Final tally: 591 bills signed, 8 vetoed by Gov. J.B. Pritzker. Here's what they are.
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Final tally: 591 bills signed, 8 vetoed by Gov. J.B. Pritzker. Here's what they are.

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ashley's law expansion

After signing a bill expanding “Ashley’s Law,” which gives students the right to use medical marijuana at school, Gov. J.B. Pritzker gives a copy of the bill to Ashley Surin, after whom the law is named, and her parents, Maureen and Jim Surin, of Schaumburg. Pritzker signed the bill during a ceremony Monday in Springfield. 

SPRINGFIELD – Democratic Gov. J.B. Pritzker has signed the final three bills of the 599 sent to him by the Illinois General Assembly during the spring legislative session.

Per the final tally, Pritzker signed 591 of the bills into law, while vetoing seven and sending one back to the General Assembly with an amendatory veto. The General Assembly will return in late October and early November to discuss new legislation and consider overriding any of the vetoes.

Among the final measures signed by the governor this week was the Home Energy Affordability and Transparency Act, which aims to provide greater regulation on alternative energy providers, many of whom go door to door locking customers into high energy rates.

The measure, Senate Bill 651, was an initiative of Democratic Attorney General Kwame Raoul, who said the purpose of the legislation was to take aim at alternative energy suppliers who use “sales gimmicks and misleading sales pitches” to “lure consumers into high-priced energy contracts.”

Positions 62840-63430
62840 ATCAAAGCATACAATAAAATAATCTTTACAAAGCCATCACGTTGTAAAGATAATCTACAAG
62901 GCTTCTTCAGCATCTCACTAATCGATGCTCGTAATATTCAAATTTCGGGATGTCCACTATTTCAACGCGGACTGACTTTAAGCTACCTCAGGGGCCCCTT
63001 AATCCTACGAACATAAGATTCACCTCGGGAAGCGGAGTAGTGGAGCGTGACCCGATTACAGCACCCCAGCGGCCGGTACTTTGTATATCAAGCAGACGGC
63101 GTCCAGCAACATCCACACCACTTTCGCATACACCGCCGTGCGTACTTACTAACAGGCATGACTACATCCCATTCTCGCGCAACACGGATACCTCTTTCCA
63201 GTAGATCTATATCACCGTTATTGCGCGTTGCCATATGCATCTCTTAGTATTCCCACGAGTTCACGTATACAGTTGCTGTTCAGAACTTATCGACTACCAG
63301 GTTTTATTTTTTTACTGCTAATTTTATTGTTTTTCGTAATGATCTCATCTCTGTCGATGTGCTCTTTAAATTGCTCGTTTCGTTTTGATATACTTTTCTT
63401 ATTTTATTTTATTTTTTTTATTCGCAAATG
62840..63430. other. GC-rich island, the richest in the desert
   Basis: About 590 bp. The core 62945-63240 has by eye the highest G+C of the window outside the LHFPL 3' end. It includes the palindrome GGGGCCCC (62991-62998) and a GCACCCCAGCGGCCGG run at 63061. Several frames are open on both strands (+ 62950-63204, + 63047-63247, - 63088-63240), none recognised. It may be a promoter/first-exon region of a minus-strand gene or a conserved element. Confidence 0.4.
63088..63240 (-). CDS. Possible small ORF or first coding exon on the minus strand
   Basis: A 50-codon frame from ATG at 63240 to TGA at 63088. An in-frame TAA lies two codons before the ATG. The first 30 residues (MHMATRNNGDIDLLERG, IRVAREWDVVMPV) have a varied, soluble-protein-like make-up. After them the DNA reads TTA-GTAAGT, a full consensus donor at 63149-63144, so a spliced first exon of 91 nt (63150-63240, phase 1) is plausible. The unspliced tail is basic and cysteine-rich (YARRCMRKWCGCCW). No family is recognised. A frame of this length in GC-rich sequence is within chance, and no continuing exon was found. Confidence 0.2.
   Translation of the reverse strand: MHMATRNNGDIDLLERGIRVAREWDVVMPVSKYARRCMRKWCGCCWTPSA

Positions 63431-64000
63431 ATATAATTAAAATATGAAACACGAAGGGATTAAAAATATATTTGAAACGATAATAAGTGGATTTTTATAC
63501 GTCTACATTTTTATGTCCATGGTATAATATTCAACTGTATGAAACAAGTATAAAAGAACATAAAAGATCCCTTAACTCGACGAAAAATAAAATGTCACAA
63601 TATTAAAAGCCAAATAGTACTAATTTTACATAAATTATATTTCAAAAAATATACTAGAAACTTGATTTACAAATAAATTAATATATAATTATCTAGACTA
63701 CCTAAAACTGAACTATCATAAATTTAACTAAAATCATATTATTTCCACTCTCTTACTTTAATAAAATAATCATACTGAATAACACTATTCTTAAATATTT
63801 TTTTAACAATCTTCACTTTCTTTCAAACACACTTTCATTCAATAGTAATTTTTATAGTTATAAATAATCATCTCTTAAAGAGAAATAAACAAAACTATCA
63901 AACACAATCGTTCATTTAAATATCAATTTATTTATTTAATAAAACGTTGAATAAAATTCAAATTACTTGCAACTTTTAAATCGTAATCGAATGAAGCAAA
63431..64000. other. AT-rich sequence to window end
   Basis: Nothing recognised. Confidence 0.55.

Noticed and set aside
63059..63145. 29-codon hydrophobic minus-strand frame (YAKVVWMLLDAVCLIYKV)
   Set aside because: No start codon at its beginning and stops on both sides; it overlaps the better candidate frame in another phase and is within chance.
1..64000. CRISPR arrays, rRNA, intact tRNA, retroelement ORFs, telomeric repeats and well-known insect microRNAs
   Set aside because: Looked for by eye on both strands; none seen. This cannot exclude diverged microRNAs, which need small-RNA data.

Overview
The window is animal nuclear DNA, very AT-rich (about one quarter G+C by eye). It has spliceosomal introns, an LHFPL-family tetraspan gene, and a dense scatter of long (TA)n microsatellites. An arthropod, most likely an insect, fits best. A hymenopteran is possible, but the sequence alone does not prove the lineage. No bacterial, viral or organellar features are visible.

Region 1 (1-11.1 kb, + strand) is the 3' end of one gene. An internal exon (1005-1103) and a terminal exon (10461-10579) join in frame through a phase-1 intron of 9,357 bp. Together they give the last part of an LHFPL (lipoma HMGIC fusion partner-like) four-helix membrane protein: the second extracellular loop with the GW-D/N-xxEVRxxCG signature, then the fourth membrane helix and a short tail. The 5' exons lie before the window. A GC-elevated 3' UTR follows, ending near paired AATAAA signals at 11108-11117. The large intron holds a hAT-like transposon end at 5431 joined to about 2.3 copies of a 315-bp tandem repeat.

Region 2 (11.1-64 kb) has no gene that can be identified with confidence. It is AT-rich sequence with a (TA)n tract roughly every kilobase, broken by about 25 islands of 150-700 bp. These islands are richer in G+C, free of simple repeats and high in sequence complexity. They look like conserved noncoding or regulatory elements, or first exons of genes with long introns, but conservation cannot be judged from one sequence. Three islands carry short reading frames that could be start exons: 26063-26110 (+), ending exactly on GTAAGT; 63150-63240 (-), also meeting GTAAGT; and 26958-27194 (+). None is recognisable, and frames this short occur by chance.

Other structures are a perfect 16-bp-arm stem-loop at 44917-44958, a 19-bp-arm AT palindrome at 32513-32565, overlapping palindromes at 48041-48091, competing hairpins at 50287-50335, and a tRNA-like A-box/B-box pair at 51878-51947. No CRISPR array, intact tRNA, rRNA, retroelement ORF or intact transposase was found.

Per the new law, alternative energy suppliers will be required to provide consumers with information about rates, fees and early termination charges, and they will be required to obtain consumers’ express consent before the contract is switched from a fixed rate to a variable rate.

Suppliers must also notify customers before their rates rise, and must report their rates to the Illinois Commerce Commission and the attorney general’s office. They must also end solicitations if the consumer does not understand English.

“Illinois residents deserve to know what they’re getting into when signing up for alternative utility suppliers, and often that means high costs and deceptive practices,” Pritzker said in a news release.

Among the other bills signed by Pritzker since Friday is Senate Bill 162, which expands health insurance coverage for mammograms and other breast cancer screenings beginning Jan. 1, 2020.

When the law takes effect, private insurers and Medicaid will be required to cover mammograms, ultrasounds and MRIs when they are deemed medically necessary by a physician, advanced practice nurse or physician assistant.

State Sen. Linda Holmes, an Aurora Democrat and the bill’s Senate sponsor, said in a release the measure removes co-pays for diagnostic mammograms, which go a step beyond routine screening mammograms.

“A diagnostic mammogram should be covered in the same manner as a routine screening mammogram,” Holmes said. “About 10 percent of initial mammogram results require a subsequent diagnostic mammogram, which can arguably be the most important test in the screening process. This new law can save lives.”

The bill’s House sponsor was Jeff Keicher, a Republican from Sycamore.

Marijuana Steans High Five